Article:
The e-cash check-out process is more involved but meets the needs of the un/underbanked. Customers select a cash-based payment method, such as Boleto Barcário (Brazil), Efecty (Colombia), Pago Fácil (Argentina) or Redpagos (Uruguay). They receive a barcode or unique reference number to identify their payment and take this to a participating retailer, often a convenience store locally, to pay in cash over the counter. Once the payment is confirmed to the merchant, the goods are shipped or the customer’s account updated in the case of a service.

Latin America also has a strong tradition of local credit brands and private label store cards, such as Cencosud (Argentina), CMR Falabella (Chile), Elo and HiperCard (Brazil). However, as more people shop online and ecommerce accounts for a greater proportion of total retail spend, e-wallets, debit cards and bank transfers will make up a larger share of online payments.

How to make payments easier

Payment habits are strongly national. They have developed over time and are formed by various cultural, political, economic and technological factors. They are also strongly personal, differing between people within and between countries. Ecommerce retailers should not look to re-invent customers.

They must be cognisant of local demographic and payment differences. And take a focused and localised approach to product, price, promotion, positioning but also payments. After all, payments sit at the intersection between commerce and finance, between browsing and buying. They play a central role in driving simpler, smarter and more customised experiences.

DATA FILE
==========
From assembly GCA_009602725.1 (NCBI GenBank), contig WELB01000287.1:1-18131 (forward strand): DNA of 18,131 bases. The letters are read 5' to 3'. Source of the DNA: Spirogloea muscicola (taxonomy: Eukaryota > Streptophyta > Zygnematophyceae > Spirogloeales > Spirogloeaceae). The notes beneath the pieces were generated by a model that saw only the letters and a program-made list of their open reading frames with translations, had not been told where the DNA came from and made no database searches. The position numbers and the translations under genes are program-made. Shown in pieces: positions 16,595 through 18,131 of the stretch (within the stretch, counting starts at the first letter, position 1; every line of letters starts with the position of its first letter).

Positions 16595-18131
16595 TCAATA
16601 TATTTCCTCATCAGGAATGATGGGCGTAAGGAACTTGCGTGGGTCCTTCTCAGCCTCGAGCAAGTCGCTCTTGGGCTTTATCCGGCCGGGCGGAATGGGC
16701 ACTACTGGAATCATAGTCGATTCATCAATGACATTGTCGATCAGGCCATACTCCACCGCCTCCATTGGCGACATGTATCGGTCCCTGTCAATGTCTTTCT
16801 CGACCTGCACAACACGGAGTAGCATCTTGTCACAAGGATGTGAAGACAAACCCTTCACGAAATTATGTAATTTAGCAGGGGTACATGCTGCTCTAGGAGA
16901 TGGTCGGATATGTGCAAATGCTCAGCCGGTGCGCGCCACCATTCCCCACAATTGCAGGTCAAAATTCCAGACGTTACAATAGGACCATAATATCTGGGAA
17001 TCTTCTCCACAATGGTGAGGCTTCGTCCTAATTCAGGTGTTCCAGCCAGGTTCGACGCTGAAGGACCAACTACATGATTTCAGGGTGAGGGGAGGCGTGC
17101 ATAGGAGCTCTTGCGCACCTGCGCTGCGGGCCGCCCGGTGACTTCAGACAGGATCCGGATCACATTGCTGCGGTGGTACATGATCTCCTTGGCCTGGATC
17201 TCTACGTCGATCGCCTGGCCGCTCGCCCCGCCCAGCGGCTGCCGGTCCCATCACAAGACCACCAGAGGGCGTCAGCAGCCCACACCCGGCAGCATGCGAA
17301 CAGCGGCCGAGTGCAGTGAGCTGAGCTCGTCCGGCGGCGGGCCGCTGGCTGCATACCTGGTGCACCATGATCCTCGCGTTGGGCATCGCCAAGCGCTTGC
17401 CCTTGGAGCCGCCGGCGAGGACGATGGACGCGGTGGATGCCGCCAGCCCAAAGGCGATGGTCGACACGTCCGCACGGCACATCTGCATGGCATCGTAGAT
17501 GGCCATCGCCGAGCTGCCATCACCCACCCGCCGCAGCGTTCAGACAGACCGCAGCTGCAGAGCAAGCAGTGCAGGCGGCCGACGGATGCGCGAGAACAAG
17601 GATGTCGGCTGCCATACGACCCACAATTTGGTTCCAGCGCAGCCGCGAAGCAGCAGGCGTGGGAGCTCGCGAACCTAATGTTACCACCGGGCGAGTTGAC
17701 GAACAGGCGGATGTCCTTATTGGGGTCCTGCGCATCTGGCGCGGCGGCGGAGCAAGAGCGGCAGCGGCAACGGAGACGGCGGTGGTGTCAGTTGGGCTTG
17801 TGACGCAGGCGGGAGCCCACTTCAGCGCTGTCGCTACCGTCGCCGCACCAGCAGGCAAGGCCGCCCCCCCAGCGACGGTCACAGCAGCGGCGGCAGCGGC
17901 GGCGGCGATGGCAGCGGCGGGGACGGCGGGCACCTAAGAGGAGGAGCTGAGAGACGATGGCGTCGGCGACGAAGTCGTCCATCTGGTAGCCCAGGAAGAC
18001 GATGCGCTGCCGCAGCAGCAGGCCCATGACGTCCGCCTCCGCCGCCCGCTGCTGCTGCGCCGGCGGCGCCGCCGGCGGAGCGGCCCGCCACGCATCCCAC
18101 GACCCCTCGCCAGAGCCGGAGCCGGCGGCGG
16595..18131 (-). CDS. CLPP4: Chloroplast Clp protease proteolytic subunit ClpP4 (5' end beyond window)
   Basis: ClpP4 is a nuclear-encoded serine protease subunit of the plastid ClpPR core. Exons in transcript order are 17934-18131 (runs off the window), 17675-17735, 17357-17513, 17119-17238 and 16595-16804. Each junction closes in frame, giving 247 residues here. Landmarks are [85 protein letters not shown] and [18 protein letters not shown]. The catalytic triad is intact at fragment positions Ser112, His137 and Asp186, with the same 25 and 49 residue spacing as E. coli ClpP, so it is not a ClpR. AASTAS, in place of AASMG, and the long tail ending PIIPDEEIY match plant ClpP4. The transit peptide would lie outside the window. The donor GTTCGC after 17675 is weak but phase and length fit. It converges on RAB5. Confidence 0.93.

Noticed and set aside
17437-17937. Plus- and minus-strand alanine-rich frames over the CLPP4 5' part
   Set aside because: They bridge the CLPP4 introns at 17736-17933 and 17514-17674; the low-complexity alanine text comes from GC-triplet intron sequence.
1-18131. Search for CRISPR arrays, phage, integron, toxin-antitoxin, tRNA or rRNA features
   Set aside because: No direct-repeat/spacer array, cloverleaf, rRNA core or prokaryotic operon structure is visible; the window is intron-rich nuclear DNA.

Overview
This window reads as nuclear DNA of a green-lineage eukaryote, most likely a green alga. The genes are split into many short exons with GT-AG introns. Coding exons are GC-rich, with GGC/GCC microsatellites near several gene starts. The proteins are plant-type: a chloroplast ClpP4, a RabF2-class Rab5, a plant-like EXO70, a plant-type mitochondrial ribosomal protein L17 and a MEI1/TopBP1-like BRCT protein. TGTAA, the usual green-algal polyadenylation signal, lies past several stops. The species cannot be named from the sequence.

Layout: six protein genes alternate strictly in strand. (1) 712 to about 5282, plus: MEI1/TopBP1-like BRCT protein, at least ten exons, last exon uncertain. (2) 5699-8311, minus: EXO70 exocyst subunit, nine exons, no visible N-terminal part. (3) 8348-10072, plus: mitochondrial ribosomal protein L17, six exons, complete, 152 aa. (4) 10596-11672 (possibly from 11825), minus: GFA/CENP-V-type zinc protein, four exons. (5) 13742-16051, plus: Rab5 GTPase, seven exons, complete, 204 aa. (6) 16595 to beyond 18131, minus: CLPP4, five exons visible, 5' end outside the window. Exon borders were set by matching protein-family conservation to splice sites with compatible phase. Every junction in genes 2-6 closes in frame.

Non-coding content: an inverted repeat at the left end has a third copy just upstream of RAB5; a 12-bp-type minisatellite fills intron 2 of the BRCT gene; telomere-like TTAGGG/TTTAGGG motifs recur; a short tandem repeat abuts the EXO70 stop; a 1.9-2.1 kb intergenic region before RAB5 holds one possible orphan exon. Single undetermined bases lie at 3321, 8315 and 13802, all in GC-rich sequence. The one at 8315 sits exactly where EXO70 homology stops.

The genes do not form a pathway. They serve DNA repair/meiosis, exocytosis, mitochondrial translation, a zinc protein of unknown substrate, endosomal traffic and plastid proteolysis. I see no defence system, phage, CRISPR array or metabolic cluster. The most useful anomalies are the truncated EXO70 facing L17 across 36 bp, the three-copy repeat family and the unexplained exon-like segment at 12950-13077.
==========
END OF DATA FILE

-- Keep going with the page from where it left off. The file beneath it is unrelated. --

Yet it is a catch-22 for merchants. Greater payment customisation on the front-end creates greater complexity on the back-end. So, the right payments infrastructure is essential to driving customer-centric commerce. While acquirers and payment service providers differentiate their offering through the front-end customer experience, the need for local payment expertise and a centralised, value-adding payments hub has never been greater.

About Javier Vallaure

vspace=2Javier Vallaure is the head of PPRO operations in LATAM, overseeing all the teams and processes required to provide the best local-payment platform in the region. Before the acquisition by PPRO, Javier was Co-Founder and Chief Operations Officer at allpago. He was one of the driving forces behind the company’s expansion throughout Latin America.

 

About PPRO

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PPRO enables integrated electronic payment processing on a global scale spanning the entire payments value chain from acquiring through processing, collection and settlement. PPRO acts as a B2B payments hub, connecting PSPs and other merchant aggregators, such as acquirers and processors, with local payment methods. In mid-2019, PPRO acquired allpago, the pre-eminent provider of payment and gateway services in Latin America, covering 90% of the market.


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Keywords: PPRO, Javier Vallaure, LATAM, Latin America, payment, ecommerce, Peru, Argentina, Brazil, B2C commerce, World Bank Findex data, Worldpay Global Payments Report 2018, CMR Falabella, Uruguay, World Bank, payments trends
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Countries: World